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  6. That is a good analysis. Though I do read across different genres, i am sure I will fail this test if I took it. Glad you have a decent score. 🙂

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  7. Full of smug, me.

    The nice thing about the Oxford reading lists is that you only read for one paper (roughly meaning “time period”) at a time. The summer before my first term, for instance, I got the reading list for Mods Paper 3, which was more or less Victorian literature. (I was at Exeter College, not Balliol, but 21 texts is more or less right. Fortunately, as each term is only 8 weeks long, it’s not hard to pick and choose – you can’t cover all of them anyway.) We had some preliminary reading to do for Old English, as well (taught in the same term), but not nearly as many as 21 texts!

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    • How interesting to hear from someone who’s been down this path Elle. I always envisaged Oxford/Cambs students confronted with mega lists per module. Still 21 is rather a lot

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      • Mostly what happened was you were presented with a list of authors and instructed to read all of their work. With the Victorians, there was some limitation, because of beasts like Dickens and Hardy churning out a dozen books – the tutors were keener for us to focus on one or two really important ones – but we were definitely encouraged to read all of Eliot, all of Charlotte Bronte, as much as we could stomach of Tennyson, etc.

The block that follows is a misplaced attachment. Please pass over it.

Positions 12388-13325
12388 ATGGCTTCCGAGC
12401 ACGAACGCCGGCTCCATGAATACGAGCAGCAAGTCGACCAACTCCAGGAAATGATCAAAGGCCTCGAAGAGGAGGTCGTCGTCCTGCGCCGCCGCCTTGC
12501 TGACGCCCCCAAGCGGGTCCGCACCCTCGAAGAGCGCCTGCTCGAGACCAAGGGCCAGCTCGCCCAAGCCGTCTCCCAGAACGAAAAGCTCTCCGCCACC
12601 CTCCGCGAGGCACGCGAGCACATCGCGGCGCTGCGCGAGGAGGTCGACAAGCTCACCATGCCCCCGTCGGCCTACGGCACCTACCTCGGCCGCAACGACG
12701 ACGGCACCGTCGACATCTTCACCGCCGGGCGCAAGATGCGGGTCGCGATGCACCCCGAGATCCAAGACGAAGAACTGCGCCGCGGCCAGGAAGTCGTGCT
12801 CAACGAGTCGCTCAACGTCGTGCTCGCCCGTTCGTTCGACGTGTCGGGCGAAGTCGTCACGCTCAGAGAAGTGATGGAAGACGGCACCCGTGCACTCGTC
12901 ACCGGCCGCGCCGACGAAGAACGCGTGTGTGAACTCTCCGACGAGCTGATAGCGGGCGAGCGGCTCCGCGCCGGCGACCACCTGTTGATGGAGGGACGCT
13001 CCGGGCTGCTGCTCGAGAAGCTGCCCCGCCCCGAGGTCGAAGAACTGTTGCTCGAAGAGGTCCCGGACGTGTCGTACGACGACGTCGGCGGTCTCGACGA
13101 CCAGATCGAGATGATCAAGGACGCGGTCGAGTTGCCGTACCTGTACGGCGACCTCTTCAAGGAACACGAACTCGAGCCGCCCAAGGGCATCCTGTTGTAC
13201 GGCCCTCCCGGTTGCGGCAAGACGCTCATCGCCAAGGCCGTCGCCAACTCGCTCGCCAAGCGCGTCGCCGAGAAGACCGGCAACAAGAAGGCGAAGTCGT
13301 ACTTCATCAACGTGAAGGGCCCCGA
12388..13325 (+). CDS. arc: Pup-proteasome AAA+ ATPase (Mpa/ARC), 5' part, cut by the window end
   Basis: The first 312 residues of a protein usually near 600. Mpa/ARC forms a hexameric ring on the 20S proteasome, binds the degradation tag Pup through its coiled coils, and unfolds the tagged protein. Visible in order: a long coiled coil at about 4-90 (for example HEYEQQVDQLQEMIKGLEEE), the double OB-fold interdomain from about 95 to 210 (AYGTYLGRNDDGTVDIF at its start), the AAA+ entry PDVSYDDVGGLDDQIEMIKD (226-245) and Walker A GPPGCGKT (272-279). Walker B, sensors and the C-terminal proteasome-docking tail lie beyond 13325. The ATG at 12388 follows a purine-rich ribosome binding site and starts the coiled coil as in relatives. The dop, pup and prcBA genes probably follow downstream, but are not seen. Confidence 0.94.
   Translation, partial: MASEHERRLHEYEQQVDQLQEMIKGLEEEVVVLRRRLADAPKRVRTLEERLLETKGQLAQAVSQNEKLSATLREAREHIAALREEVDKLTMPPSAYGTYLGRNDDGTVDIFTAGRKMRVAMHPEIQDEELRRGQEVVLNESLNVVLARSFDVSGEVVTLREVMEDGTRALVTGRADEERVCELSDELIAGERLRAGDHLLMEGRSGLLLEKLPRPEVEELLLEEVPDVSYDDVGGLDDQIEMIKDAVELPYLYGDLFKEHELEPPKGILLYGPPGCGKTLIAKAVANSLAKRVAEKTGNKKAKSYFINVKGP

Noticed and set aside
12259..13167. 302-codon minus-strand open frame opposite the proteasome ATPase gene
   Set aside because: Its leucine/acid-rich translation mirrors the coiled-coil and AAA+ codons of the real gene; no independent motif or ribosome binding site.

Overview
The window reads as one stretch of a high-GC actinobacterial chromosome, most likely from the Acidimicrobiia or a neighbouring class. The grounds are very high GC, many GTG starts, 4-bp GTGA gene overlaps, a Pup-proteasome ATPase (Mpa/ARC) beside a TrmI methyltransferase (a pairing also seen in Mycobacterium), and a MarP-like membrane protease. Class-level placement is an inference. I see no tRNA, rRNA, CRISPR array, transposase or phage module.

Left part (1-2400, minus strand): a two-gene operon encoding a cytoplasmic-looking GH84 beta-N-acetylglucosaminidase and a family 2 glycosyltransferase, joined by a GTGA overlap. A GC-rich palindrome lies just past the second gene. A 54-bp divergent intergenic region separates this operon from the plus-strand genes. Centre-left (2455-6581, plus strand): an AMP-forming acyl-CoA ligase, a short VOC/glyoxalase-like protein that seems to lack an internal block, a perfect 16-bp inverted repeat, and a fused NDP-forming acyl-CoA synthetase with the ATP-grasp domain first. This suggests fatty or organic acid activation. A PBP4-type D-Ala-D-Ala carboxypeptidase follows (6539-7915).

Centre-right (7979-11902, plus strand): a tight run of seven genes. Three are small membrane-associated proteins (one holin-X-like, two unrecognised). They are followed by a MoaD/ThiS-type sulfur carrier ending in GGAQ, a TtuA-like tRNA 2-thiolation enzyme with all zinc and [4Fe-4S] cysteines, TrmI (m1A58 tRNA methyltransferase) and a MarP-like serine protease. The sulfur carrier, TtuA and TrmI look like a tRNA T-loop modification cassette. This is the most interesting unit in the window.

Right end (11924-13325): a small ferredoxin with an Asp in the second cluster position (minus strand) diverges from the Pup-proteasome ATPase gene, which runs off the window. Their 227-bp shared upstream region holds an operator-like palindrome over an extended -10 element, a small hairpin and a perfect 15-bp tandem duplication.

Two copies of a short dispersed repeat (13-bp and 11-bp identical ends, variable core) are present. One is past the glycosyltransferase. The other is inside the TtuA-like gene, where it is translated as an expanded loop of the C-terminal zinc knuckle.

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  8. I’m also basking in smugness of an English graduate – but then, literature (especially English Literature) was my escape in a period when so many books were banned. Just made it all the more enticing. The Bible, for instance, was not available, and we skipped directly from Beowulf to Shakespeare and then to Jane Austen (avoiding all those medieval and metaphysical poets), so of course I had to read them all the more. Maybe reverse psychology is required: tell future students that UNDER NO CIRCUMSTANCES are they to read from those categories…

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  9. Smug as here! Full marks. But then I am an English Literature graduate…

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    • so am i but still we never covered a lot of these authors. I did my degree also before a lot of feminist criticism came into existence so we missed a lot of texts that could be examined from that perspective

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  10. Thank god for No 9, otherwise I’d be a complete failure. I love the ‘if necessary, in translation’ note for 8.